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November 10, 2013

"The Theory of Interstellar Trade" — by Paul Krugman (1978)

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Yes, it was written by the very same Nobel Prize-winning economist 35 years ago.

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Below, excerpts from a October 26, 2013 article in The Economist about Krugman's paper.


Starships... are a fantastical subject. Yet when engineers design them, they try to be as rigorous as possible. After all, the laws of physics apply to a starship just as much as they apply to bridges or motorbikes.

It is not just scientists who enjoy technically rigorous speculation, though. Economists have investigated interstellar travel as well. One of the best-known papers was written by Paul Krugman, a trade theorist, in 1978, in between his duties as an "oppressed assistant professor." "The Theory of Interstellar Trade" describes itself as "a serious analysis of a ridiculous subject, which is of course the opposite of what is usual in economics."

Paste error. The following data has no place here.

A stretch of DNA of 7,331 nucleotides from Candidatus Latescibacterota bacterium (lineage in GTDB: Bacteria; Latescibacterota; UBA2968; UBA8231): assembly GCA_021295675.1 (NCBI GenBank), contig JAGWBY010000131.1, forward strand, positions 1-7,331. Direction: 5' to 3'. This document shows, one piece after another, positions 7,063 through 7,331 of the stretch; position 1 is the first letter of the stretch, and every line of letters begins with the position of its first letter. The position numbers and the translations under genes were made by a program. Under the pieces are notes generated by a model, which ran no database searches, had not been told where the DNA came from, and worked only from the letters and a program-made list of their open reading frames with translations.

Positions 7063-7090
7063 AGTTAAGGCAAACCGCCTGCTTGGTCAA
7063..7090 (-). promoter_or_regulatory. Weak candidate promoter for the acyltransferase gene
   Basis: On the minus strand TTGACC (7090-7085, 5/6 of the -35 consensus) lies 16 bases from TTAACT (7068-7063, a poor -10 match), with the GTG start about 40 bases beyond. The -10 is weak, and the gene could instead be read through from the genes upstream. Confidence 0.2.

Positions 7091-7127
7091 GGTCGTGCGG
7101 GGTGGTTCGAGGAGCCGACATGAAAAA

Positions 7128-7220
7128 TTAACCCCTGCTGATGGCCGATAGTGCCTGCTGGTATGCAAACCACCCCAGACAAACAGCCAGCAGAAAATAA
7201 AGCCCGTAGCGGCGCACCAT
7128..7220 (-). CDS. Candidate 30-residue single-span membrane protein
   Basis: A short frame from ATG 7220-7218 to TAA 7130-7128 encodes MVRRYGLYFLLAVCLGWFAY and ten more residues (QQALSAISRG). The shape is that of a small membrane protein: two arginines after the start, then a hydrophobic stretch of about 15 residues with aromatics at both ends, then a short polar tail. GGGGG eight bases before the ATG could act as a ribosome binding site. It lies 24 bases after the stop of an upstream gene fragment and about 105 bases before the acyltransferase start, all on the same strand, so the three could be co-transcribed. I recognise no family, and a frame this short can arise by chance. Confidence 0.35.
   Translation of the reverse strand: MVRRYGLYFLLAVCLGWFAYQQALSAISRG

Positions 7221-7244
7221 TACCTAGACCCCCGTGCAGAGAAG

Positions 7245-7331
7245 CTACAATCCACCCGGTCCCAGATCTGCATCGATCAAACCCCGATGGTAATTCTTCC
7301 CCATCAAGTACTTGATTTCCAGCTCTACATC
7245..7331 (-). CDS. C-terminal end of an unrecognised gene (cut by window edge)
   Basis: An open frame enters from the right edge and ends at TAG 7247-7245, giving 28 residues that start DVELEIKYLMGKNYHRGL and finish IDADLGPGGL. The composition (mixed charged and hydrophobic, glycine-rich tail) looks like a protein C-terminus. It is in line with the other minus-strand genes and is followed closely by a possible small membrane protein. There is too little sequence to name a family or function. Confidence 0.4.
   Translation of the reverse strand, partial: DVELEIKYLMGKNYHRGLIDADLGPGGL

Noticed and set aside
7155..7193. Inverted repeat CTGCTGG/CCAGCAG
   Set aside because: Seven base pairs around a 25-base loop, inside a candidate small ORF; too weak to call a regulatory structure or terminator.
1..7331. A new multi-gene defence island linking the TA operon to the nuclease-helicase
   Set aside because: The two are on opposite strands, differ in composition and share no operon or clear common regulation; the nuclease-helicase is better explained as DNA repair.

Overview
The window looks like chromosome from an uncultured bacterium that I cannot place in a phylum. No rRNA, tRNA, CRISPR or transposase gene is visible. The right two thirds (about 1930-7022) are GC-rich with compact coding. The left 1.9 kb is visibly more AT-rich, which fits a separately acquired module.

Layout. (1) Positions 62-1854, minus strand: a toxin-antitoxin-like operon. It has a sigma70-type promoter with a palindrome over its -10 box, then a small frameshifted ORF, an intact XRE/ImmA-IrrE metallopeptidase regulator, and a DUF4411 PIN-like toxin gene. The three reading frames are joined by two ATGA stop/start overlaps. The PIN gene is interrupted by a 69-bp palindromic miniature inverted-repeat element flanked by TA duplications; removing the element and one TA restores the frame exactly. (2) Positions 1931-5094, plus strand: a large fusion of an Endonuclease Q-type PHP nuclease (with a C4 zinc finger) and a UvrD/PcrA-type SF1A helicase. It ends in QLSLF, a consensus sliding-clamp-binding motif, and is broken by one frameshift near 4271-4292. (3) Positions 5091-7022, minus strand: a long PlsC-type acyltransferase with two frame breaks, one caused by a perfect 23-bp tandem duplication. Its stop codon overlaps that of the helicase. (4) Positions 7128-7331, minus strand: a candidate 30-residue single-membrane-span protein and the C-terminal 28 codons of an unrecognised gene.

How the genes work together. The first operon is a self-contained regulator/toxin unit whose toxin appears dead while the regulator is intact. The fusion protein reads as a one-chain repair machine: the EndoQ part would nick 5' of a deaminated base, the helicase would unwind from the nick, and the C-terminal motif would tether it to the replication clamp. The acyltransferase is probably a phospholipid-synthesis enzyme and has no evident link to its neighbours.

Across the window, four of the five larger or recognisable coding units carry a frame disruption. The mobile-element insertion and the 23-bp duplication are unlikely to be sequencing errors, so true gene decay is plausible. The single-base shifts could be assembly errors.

Dr. Krugman, a science-fiction fan, ponders how trade might work between two widely separated planets, Earth and Trantor. Such trade will be affected by relativity theory, which shows that beings on Earth (or Trantor) will see time pass at a different speed from those who are on board cargo ships moving between the two. This could make it hard to calculate the net present value of a shipment. And the fact that messages can move at best at the speed of light (and cargoes more slowly still) might do odd things to the ability to arbitrage between the economies of the two worlds.

After working through the maths, Dr Krugman came up with two fundamental theorems of interstellar trade. The first is that interest costs on travelling goods should be calculated using clocks on planets, not ships. This is because the opportunity cost of trade — buying a bond on Earth (or Trantor), say — is calculated using planet-bound clocks, regardless of what relativity does to a businessman travelling alongside his cargo.

The second theorem states that, though long travel times mean prices on trading planets will never reach parity, interest rates will. If they differed, then investors could buy bonds on the more attractive planet, driving its rates back to parity with those on its trading partner.


So ladies and gentlemen, start your ion drives and let's light this candle: while you're en route, you'll have plenty of time to read and ponder Krugman's paper, which you can find in its entirety right here.

November 10, 2013 at 08:01 PM | Permalink


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